Then the lights of the vehicle were on both of them as George sought to create a little space, make things seem more natural, more like the dead that fishing most often is like.
“Drop your tip, Barbara,” he admonished, seeming irritated that she did not know enough to do so herself. She lowered the rod. When the lighthouse completed another revolution, they both looked as though not a thing in fishing was happening. They were two boring silhouettes standing at the sea’s edge, and the buggy passed without even a notice. Then, as the vehicle faded safely out of sight, Barbara cranked a few turns to find her fish. She cranked a lot of turns, like a spool-and-a-half of turns, and her plug clanked harmlessly in the gravel. Her fish was gone. By dropping her tip she had violated the all-abiding universal dictum of anglers everywhere, giving slack to a fish that she probably otherwise would have caught. Here is what Barbara told me:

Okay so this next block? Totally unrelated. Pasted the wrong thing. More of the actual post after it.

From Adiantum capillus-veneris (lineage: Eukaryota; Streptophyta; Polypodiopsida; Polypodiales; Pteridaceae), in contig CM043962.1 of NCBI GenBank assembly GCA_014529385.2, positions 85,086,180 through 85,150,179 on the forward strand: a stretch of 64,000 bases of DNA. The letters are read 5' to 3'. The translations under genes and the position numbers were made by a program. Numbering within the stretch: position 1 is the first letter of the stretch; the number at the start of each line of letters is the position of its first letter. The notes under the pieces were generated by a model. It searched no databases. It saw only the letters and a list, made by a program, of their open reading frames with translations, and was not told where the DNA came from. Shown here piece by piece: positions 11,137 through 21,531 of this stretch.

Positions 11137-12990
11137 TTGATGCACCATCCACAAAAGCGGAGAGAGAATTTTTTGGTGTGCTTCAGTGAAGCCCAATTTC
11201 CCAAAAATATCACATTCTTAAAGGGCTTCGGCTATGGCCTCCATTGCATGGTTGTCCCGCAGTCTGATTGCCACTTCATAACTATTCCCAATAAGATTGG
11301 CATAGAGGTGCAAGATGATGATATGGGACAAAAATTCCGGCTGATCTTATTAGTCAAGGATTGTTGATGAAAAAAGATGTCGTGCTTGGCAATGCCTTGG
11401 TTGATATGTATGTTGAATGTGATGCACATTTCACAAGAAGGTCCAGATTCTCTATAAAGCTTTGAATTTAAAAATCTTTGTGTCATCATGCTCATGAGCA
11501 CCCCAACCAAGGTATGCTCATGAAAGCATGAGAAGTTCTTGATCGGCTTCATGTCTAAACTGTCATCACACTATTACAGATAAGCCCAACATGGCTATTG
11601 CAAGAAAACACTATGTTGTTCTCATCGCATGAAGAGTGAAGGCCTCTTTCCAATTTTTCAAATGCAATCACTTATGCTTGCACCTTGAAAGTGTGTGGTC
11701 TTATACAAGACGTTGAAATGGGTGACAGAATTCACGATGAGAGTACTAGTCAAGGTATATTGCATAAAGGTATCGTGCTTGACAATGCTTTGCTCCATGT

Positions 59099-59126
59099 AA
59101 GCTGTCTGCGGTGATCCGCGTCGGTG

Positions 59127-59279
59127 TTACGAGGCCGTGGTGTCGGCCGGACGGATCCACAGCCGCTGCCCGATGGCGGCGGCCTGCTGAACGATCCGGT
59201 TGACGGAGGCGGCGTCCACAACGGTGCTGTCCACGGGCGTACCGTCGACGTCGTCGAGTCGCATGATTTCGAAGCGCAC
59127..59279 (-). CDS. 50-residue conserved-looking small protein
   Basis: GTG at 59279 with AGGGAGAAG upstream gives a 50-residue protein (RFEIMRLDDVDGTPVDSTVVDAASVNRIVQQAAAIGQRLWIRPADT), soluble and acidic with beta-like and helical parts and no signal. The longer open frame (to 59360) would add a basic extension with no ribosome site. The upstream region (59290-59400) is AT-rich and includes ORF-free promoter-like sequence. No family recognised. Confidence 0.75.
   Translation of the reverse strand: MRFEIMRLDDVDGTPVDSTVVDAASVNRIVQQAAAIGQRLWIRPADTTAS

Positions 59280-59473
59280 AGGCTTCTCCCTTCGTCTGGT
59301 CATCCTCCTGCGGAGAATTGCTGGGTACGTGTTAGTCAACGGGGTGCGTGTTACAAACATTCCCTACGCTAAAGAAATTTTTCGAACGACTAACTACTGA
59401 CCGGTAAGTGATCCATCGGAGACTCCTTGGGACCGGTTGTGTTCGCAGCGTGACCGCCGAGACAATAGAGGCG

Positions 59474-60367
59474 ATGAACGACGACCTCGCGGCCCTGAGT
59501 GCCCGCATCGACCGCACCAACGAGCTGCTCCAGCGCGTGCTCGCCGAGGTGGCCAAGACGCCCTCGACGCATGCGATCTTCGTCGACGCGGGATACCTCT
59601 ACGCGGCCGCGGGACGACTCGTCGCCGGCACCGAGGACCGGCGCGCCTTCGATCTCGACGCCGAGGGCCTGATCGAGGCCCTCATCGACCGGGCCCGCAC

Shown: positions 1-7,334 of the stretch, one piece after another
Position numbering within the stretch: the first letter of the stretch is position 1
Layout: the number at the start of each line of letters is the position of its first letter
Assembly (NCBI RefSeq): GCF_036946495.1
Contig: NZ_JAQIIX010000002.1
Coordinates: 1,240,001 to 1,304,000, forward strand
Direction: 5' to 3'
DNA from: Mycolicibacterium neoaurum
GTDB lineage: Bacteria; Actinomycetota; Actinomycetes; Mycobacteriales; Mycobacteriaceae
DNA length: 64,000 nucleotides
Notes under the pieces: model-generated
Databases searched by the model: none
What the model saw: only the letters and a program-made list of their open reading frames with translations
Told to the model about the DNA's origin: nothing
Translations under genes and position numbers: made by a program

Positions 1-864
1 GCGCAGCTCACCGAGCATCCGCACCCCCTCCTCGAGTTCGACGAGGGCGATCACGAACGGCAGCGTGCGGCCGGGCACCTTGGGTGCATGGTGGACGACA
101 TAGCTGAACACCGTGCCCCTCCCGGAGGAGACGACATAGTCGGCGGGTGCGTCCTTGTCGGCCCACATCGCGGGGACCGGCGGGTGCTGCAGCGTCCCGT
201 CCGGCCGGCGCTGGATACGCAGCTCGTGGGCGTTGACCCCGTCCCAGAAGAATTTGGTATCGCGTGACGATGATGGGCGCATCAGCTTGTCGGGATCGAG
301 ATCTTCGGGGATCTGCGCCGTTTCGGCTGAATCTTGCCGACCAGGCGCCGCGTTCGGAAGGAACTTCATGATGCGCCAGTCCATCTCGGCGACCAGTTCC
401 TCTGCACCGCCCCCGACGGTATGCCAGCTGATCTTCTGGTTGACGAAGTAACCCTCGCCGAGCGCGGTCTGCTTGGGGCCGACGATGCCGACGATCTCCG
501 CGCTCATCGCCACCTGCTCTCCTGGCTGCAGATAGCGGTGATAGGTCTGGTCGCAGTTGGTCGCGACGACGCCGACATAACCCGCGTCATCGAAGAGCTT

“I don’t get it, Frank. We spend the whole summer casting for these stupid fish. I mean that they have to be stupid when you look at some of the morons out fishing for them who do quite well, really. All you ever hear is that you have to keep a tight line. Finally, after eight million freaking casts, I got this monster that is over 4 feet long on my line. I know, I saw it! Will you explain something to me? Will you tell me why it is so important that no one sees us with a bleepin’ fish? I mean, what the hell? That is what we are out here for. Catch a fish and keep a tight line, right? I would rather have someone see it and catch me catching it than not catch me catching nuthin’. Like, hello? What is wrong with this picture, here? Why am I dropping my tip to give slack line? Worse, this Jeep that is going by doesn’t even have fishing rods. The guy is taking his girlfriend out on the beach without rods because he has something else in mind. Do you really think my catching a 50-pounder is going to change that? Hello?”